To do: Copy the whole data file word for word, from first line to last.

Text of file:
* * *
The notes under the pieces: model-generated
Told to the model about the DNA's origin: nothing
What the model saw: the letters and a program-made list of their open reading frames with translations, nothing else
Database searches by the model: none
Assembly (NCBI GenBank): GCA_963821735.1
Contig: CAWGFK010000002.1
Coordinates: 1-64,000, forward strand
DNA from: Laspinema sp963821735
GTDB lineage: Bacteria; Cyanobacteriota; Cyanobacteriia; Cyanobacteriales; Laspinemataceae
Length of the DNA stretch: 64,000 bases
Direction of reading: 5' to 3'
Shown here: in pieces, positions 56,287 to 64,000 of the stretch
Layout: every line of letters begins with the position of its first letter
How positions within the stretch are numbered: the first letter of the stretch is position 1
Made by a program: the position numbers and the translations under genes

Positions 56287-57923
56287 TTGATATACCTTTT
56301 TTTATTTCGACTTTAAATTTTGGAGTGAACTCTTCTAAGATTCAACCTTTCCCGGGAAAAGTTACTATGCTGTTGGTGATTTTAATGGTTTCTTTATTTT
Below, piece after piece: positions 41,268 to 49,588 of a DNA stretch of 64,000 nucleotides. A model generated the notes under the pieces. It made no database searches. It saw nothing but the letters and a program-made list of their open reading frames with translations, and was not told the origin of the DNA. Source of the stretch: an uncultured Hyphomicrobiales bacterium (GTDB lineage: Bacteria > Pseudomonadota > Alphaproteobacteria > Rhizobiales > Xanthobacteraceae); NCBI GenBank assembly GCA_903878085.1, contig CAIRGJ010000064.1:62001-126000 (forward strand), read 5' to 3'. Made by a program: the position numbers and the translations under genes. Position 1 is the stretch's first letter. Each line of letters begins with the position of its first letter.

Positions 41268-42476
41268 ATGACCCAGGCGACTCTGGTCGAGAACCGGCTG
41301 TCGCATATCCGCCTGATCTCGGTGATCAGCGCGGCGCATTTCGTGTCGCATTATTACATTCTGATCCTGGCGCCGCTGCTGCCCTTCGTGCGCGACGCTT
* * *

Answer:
The notes under the pieces: model-generated
Told to the model about the DNA's origin: nothing
What the model saw: the letters and a program-made list of their open reading frames with translations, nothing else
Database searches by the model: none
Assembly (NCBI GenBank): GCA_963821735.1
Contig: CAWGFK010000002.1
Coordinates: 1-64,000, forward strand
DNA from: Laspinema sp963821735
GTDB lineage: Bacteria; Cyanobacteriota; Cyanobacteriia; Cyanobacteriales; Laspinemataceae
Length of the DNA stretch: 64,000 bases
Direction of reading: 5' to 3'
Shown here: in pieces, positions 56,287 to 64,000 of the stretch
Layout: every line of letters begins with the position of its first letter
How positions within the stretch are numbered: the first letter of the stretch is position 1
Made by a program: the position numbers and the translations under genes

Positions 56287-57923
56287 TTGATATACCTTTT
56301 TTTATTTCGACTTTAAATTTTGGAGTGAACTCTTCTAAGATTCAACCTTTCCCGGGAAAAGTTACTATGCTGTTGGTGATTTTAATGGTTTCTTTATTTT
Below, piece after piece: positions 41,268 to 49,588 of a DNA stretch of 64,000 nucleotides. A model generated the notes under the pieces. It made no database searches. It saw nothing but the letters and a program-made list of their open reading frames with translations, and was not told the origin of the DNA. Source of the stretch: an uncultured Hyphomicrobiales bacterium (GTDB lineage: Bacteria > Pseudomonadota > Alphaproteobacteria > Rhizobiales > Xanthobacteraceae); NCBI GenBank assembly GCA_903878085.1, contig CAIRGJ010000064.1:62001-126000 (forward strand), read 5' to 3'. Made by a program: the position numbers and the translations under genes. Position 1 is the stretch's first letter. Each line of letters begins with the position of its first letter.

Positions 41268-42476
41268 ATGACCCAGGCGACTCTGGTCGAGAACCGGCTG
41301 TCGCATATCCGCCTGATCTCGGTGATCAGCGCGGCGCATTTCGTGTCGCATTATTACATTCTGATCCTGGCGCCGCTGCTGCCCTTCGTGCGCGACGCTT